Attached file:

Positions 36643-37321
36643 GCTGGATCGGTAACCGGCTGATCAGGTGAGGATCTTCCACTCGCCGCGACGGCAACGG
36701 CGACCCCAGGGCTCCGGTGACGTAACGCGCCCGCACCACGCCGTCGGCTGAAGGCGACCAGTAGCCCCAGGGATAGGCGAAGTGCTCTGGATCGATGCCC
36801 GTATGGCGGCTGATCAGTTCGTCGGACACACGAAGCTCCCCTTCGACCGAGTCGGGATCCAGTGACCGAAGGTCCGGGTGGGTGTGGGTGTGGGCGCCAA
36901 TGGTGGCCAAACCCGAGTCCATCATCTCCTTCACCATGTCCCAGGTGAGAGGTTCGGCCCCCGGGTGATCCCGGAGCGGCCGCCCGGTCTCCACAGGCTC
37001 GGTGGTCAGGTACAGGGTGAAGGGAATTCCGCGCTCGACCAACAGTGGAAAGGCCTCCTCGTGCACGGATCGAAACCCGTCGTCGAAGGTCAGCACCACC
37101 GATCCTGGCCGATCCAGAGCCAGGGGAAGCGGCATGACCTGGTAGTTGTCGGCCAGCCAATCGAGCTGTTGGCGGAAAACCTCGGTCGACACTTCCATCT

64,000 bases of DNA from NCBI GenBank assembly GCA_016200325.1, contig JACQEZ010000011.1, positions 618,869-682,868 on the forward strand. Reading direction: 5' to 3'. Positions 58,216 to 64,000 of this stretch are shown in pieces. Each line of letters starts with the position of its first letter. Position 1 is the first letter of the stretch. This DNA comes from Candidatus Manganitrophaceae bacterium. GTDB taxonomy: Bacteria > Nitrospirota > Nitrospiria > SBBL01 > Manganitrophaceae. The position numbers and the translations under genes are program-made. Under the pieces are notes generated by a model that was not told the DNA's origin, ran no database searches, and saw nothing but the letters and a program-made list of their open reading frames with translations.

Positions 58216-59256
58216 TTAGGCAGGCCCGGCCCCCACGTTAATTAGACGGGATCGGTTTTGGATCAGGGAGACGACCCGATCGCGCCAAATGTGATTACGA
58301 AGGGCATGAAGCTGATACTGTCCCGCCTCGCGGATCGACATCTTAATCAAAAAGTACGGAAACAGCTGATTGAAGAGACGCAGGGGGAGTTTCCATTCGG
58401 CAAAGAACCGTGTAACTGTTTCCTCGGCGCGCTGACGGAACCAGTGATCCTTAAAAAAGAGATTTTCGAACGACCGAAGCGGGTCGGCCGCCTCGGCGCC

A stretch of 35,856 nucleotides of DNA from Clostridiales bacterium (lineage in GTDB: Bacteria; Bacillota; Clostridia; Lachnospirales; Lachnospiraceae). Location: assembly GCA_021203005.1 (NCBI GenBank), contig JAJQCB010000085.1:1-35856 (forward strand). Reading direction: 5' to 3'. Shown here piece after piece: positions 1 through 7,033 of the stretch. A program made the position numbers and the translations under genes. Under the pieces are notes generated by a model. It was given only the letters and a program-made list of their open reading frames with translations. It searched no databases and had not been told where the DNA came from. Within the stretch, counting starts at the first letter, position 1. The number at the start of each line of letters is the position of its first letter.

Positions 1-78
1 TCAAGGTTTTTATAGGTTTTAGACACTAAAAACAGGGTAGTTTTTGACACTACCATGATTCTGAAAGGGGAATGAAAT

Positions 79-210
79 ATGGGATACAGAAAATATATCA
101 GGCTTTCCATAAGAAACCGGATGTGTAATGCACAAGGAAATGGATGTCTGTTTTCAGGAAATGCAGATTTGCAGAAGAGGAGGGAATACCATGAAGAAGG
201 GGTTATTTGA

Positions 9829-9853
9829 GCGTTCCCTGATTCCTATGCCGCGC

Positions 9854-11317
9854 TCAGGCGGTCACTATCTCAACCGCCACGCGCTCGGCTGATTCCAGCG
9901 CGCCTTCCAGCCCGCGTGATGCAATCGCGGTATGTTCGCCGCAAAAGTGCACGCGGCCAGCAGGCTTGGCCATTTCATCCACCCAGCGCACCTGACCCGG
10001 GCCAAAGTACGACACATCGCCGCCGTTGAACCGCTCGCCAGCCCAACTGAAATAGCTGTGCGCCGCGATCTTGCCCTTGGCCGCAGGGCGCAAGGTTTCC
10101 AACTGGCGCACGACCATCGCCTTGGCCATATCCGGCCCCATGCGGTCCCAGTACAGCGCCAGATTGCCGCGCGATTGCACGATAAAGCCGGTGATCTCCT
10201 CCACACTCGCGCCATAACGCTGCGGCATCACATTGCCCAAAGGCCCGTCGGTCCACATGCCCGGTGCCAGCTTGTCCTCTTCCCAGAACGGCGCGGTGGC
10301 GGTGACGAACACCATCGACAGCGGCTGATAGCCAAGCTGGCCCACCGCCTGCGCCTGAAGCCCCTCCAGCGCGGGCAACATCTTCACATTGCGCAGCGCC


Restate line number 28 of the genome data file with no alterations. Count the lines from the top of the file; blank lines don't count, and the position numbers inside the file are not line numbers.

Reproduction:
10301 GGTGACGAACACCATCGACAGCGGCTGATAGCCAAGCTGGCCCACCGCCTGCGCCTGAAGCCCCTCCAGCGCGGGCAACATCTTCACATTGCGCAGCGCC